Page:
Former U.S. Labor Secretary Robert Reich, an unabashed liberal with strong Washington contacts who has never held elective office, is running for governor of Massachusetts.

Reich, who left the Clinton administration in 1997 and subsequently wrote the detailed and often blunt, Locked in a Cabinet, about his adventures in Washington, announced his candidacy Wednesday.

"Now the Massachusetts economy is faltering, the state budget is a mess, we have a vacuum of leadership at the top of state government.  I believe with my background, experience and skills I can help this commonwealth get back on track," Reich, 55, said in his announcement.

The Brandeis University professor began raising his profile in November when he criticized state lawmakers' budget proposals as "inhumane" and called acting Gov. Jane Swift "an embarrassment in terms of her incompetence."

Swift is serving out the term of former Gov. Paul Cellucci, who left last year to become President Bush's ambassador to Canada. She made headlines in the ensuing months by giving birth to twins, telecommuting from her home in the Boston suburbs, for lying on her marriage certificate about the number of previous marriages her husband had.

Reich, a staunch Democrat who fought with the unions for minimum wage reform and consistently supported increased training and education programs for the poor, is the author of several books, including Tales of a New America: The Anxious Liberal's Guide to the Future.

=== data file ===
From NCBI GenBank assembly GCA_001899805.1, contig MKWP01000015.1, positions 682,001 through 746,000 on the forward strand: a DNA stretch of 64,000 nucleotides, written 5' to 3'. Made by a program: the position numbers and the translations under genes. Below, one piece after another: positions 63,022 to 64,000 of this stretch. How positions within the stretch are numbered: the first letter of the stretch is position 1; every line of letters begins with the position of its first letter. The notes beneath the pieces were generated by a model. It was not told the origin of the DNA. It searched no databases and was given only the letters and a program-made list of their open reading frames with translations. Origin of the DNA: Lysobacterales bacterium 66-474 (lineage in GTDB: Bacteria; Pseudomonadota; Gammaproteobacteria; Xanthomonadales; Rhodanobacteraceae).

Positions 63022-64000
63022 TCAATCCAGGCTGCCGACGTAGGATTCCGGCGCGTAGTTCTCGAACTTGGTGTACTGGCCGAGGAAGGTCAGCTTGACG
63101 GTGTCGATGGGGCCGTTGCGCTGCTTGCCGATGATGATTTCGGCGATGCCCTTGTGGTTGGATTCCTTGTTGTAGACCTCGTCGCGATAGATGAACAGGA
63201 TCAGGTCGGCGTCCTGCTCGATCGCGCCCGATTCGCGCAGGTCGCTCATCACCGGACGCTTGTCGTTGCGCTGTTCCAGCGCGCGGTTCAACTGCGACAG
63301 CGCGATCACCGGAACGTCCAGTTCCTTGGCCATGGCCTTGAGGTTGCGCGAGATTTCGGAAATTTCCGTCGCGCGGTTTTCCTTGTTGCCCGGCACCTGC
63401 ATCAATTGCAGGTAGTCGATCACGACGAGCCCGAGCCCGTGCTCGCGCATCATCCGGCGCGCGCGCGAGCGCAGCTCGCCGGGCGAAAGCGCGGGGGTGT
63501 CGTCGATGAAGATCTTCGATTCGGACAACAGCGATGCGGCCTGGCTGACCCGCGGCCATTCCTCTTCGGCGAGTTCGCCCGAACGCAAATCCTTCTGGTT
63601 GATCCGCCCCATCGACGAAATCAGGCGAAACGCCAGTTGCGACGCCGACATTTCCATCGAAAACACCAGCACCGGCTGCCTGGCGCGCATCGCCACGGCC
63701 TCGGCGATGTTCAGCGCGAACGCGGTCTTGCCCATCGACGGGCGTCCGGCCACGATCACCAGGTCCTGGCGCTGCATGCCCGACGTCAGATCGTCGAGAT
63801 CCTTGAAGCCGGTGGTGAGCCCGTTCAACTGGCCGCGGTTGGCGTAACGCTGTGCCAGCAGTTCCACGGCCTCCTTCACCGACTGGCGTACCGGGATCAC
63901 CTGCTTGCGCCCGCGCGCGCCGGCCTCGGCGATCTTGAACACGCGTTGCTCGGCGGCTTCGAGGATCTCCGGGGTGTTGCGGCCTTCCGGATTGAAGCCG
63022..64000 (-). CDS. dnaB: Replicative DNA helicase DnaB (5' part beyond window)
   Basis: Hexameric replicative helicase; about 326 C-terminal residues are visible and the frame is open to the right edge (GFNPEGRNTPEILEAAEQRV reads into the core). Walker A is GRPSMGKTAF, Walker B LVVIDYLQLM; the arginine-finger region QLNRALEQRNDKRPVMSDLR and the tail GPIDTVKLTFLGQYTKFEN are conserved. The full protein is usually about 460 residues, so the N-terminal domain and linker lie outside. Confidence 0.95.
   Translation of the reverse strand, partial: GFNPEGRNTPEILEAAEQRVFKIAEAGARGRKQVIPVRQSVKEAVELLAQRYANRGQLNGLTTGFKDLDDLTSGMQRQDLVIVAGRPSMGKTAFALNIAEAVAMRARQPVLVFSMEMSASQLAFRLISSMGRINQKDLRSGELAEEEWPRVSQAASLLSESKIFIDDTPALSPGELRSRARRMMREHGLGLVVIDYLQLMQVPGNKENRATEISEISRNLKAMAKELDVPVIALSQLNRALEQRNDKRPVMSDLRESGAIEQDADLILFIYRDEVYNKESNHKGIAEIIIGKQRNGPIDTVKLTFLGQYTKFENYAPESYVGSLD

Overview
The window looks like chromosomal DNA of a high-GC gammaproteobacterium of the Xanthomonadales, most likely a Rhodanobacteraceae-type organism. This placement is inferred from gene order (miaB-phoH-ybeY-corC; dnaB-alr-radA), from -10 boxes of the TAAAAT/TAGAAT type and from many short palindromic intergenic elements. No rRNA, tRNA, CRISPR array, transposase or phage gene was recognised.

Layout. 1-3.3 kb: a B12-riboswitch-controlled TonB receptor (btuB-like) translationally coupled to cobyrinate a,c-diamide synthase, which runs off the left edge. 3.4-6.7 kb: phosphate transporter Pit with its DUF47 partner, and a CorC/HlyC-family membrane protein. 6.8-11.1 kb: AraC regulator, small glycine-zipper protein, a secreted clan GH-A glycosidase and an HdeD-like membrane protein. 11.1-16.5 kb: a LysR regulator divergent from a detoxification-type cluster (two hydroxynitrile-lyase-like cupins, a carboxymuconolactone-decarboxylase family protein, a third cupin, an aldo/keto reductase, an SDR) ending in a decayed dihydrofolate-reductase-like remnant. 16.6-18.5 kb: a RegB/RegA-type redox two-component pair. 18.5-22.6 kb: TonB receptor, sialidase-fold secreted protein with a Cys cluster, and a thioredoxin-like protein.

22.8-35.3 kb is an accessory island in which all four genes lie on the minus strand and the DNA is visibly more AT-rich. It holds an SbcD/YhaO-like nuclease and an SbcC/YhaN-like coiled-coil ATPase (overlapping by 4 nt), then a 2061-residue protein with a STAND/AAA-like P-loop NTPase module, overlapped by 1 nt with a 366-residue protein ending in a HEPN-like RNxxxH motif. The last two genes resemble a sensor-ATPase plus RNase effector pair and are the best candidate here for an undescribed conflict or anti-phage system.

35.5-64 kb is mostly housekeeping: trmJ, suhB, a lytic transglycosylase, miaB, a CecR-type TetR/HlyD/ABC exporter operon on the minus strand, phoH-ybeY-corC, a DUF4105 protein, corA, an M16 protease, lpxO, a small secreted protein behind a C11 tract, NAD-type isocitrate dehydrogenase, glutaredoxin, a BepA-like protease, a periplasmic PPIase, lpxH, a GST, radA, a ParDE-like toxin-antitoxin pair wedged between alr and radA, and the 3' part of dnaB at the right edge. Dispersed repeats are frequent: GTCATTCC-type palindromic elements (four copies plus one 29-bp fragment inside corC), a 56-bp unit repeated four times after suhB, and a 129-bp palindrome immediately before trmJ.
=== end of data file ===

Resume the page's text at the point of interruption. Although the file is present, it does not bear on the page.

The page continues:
GOP spokesman Rob Gray predicted that most Massachusetts voters will find Reich's stances on issues too liberal for their taste.

A newly established "Robert Reich for Governor" Web site touts his resume and assails the decade-long control of the governor's office by Republicans.  But Reich joins an already crowded field challenging Republican Swift.

Other Democrats expected to run are Senate President Tom Birmingham, Secretary of State William Galvin, former national party Chairman Steve Grossman, Treasurer Shannon O'Brien and former state Sen. Warren Tolman.

Four of the other Democratic candidates have already collected at least $1 million in their campaign war chests, with Birmingham leading the way at just under $3 million. Swift has raised $1.7 million.

Reich, who said Sept. 11 contributed to the decision to run for governor, must garner 15 percent of the delegates at the party convention in June to qualify for the primary in September. The general election is in November.

The Associated Press contributed to this report.